No more psyllid finds in county
Efforts to eliminate citrus pest appear successful
Citrus growers, packers and sellers continue to keep their fingers crossed as no more Asian citrus psyllids have been discovered in Tulare County.
Late last year, two psyllids were discovered in commercial groves in the county — one northeast of Strathmore and the other south of Terra Bella. The two discoveries led ag officials to impose two five-mile-radius quarantine zones around the discoveries in an attempt to contain the pest. The insect poses a serious threat to the $750 million dollar industry in Tulare County.
“We haven’t found any more,” said Bob Blakley of California Citrus Mutual. The programs seem to be working well and growers are cooperating, he said.
Blakley said spraying for the tiny pest — the psyllid is smaller than an aphid — has been completed in the quarantine areas, including spraying of backyard trees in those areas.
The psyllid can carry Huanglongbing, also known as citrus greening disease, a bacterial infection that is severely threatening citrus production worldwide.
The disease has wiped out thousands of acres of commercial citrus groves in Florida. Once a tree is infected, there is no cure. The only thing that can be done is to destroy the trees.
While no more psyllids have been found in Tulare County, Blakely said there have been several new discovers in Southern California where the pest has been found in several counties.
Citrus industry stepping up detection research
Research has been ongoing on several fronts, and just this week the California Citrus Research Board signed two new contracts with Applied Nanotech Holdings to increase instrument development and testing for HLB disease in trees in Texas, Florida and California, with a focus on early detection.
The two contacts are worth over $490,000, reported Nanotech. The research board is funded by growers.
Blakley agreed early detection of the disease is important, since the disease spreads from tree to tree, and removal of infected trees has proven to be an effective method to eradicate and contain the disease.
Greening disease and other pathogens cause more than $1 billion in lost revenue to citrus growers annually. Early detection and monitoring cannot only save billions of dollars but also millions of trees while keeping fruit and juice prices from skyrocketing.
The first contract is for the continued development and refinement of point of analysis agricultural pathogen detection systems. This contract includes further development of the EZKnowz pathogen detection systems for the detection and monitoring of HLB disease.
In addition to the portable pathogen detection units, the company will provide testing services, training and technical support services for the CRB over the next few months. This novel point of analysis agriculture pathology system will be used to boost research and understanding into detection and monitoring of citrus HLB disease.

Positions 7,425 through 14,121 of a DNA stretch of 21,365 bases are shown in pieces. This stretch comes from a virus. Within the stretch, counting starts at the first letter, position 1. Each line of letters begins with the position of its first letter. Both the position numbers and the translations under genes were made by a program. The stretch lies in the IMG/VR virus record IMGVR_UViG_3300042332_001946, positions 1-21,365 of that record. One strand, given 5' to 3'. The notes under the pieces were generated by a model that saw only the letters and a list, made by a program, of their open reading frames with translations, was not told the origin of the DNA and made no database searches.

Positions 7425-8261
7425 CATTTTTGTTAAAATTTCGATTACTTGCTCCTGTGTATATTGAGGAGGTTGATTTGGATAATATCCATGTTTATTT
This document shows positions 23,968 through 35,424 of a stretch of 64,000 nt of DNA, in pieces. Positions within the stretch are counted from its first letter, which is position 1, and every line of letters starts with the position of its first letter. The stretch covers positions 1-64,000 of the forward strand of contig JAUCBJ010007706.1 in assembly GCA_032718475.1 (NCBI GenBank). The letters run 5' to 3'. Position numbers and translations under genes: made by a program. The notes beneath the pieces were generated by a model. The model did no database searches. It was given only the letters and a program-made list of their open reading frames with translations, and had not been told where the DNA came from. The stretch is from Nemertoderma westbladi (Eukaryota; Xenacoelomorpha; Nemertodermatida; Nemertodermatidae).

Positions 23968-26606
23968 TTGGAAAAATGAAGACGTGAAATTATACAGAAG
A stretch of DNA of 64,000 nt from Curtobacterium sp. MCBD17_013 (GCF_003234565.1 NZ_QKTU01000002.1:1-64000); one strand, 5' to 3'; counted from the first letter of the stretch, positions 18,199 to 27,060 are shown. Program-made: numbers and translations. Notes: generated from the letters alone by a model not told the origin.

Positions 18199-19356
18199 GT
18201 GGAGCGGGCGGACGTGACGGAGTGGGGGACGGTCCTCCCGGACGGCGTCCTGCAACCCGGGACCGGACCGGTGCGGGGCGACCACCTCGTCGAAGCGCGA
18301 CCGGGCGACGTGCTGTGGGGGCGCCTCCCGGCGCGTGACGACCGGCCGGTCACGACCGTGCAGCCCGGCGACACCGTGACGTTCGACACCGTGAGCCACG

Field evaluation of new technology ongoing
The second contract is to continue field testing and evaluating the EZKnowz agriculture pathology sensor system, developed with help from CRB funds by Cristina Davis at the University of California, Davis and APNT. This field testing will take place in Texas to determine just how early the disease can be detected asymptomatically.
“This system and technology will offer great flexibility in meeting both CRB’s and the citrus industries Point of Analysis HLB early disease detection and monitoring needs in preventing the disease to take over the citrus industry,” said Alan Jernigan, CEO of EZDiagnostix. “They can be utilized to provide near instantaneous information for detecting the HLB bacteria asymptomatically, as well as, provide tools for the growers to get ahead of the spread of the disease.”
“The advancement of this technology fills a critical need for the continued production of citrus worldwide,” reported Ted Batkin, president of the Citrus Research Board. “HLB has caused severe damage to citrus production regions in Asia, South America, Mexico and the United States. The ability to detect the disease early in its life cycle will allow the industry to develop management strategies to prevent spread and maintain financial viability.”
Research is first move toward early detection
Batkin said the new contract is to take the next step in developing an early detection system.
“This is the first phase of moving it from research stage to development stage,” he said, adding it is part of a long-term strategy to detect the disease as early as possible. Right now, the disease can go undetected for as long as five years.
“These new contracts are important to accelerating commercial development of our technology and will be important in combating a growing problem in the citrus industry. We are pleased that the CRB has recognized the importance of our technology and our leadership role in this area,” continued Jernigan.
Blakley said there is other research under way, including development of disease resistant trees and ways to modify the bug “to where it can’t transmit the disease,” he said.
There has also been a wasp introduced in Southern California that lays its eggs in the psyllid nymphs, killing them.
Batkin said, however, that disease resistant trees in commercial groves are probably 20-30 years away.
Blakley added that about 40 percent of the current navel orange crop has now been harvested.